The Emergence of the Real World Enterprise
Large companies have begun planning infrastructural and organizational responses to the increased velocity of business change and internet-accelerated data flow.
This real-time responsiveness is long overdue and will make corporations more able to flex with changing business requirements. However, I believe that many real-time enterprise initiatives will fall short of their goals because they fail to account for a major change in how giants like IBM, Merck, and Toyota operate on a planetary level.
No longer just multinational, these supranational “world enterprises” gird the planet with development labs, centers of competence, adaptive manufacturing plants, and customer service centers. Ideally they develop goods and services from inception to meet the needs of many markets; they rely on in-country subsidiaries to identify the value and adapt world-ready products to appeal to national tastes. These companies design their wares, manufacture them, and manage supporting data and document repositories to comply with national legislation and conventions from cradle to grave.
The Real World Enterprise Does Not Stop at Borders
Aspirants to becoming a world enterprise must deal with a flood of code, content, and data that does not respect national borders. They have to create language and locale-independent processes to transform this content into a form, language, and style appropriate to the needs of consumers in disparate markets and roles. Three realities will drive forward-thinking companies to become real world enterprises.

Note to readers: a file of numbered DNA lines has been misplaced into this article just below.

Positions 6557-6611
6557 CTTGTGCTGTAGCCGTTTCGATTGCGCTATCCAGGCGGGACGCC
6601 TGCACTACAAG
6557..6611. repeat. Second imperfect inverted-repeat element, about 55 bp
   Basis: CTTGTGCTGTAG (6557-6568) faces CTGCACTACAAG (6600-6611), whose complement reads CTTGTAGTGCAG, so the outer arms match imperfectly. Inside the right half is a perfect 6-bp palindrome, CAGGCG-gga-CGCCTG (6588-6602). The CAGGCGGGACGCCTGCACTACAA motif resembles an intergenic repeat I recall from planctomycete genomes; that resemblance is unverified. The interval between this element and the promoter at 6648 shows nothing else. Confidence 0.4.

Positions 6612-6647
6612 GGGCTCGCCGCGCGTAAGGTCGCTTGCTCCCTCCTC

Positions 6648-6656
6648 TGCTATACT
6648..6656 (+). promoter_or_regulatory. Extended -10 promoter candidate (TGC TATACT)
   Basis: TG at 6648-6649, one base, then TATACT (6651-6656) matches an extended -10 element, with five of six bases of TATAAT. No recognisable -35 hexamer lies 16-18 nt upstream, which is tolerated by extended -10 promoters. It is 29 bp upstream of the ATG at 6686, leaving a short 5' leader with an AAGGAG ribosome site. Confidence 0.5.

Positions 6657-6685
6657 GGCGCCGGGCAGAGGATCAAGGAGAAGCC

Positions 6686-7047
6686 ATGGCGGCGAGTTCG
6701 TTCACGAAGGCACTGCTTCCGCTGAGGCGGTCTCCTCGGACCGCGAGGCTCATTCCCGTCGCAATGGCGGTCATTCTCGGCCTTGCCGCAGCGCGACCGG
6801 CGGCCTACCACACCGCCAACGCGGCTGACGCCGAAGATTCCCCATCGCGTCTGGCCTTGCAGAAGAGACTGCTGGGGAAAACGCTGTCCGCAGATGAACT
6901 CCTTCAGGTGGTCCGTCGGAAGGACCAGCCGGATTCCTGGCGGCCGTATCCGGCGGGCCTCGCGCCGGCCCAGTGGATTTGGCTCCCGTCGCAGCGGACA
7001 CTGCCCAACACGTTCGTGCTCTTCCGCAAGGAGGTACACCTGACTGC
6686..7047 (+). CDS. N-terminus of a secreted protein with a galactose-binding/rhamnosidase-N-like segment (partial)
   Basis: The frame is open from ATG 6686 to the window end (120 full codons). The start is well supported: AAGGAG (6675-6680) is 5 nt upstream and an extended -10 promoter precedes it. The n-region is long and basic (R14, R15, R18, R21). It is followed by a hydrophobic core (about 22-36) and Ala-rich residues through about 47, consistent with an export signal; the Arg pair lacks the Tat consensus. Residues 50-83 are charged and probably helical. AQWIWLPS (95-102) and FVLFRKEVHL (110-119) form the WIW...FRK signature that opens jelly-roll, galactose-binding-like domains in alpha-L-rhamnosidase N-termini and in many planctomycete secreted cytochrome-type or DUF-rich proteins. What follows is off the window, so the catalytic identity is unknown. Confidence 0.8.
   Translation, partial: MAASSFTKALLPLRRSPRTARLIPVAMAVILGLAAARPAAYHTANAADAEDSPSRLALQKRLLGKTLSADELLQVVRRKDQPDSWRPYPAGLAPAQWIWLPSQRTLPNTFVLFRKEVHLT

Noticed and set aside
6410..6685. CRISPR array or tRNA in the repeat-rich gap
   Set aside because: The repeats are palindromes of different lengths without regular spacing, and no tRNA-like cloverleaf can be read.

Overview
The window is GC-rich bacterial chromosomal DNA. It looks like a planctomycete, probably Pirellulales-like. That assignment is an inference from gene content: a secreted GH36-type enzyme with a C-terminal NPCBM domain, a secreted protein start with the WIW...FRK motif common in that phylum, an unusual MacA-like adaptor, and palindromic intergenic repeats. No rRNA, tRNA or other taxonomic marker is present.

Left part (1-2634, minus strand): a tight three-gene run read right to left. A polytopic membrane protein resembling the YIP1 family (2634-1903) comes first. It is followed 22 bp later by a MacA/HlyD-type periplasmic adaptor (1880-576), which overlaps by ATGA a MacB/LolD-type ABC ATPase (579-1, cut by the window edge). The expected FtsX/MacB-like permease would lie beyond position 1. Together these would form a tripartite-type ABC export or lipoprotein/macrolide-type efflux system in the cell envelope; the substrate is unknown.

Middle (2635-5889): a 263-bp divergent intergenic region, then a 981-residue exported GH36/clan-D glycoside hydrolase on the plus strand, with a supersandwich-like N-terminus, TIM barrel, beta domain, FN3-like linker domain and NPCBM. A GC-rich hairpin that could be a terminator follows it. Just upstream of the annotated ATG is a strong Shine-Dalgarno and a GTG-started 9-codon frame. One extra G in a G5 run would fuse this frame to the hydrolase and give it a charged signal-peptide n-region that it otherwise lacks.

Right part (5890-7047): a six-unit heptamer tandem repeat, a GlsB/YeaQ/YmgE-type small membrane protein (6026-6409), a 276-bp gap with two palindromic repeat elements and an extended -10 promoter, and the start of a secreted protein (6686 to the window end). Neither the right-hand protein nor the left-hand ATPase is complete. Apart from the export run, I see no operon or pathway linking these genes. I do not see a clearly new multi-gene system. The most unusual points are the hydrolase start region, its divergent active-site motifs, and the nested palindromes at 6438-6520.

What does this mean in practice? To deliver on the promise of the world enterprise, companies will have to think less about being an American or German company and more about structures, products, organizations, and applications that work globally first, nationally second. To execute on this vision hey will need to adopt and adapt the techniques of simultaneously shipping digital deliverables, products that embed multilingual content, internal dataflows, and inter-company communications across international boundaries. This won’t be news to larger software and computer hardware suppliers that “simship” products to many international. However, this effort will put a strain on development, marketing, and support organizations long accustomed to simple product roll-outs within a single national market.
Donald A. DePalma, Ph.D., President and Chief Research Officer, Common Sense Advisory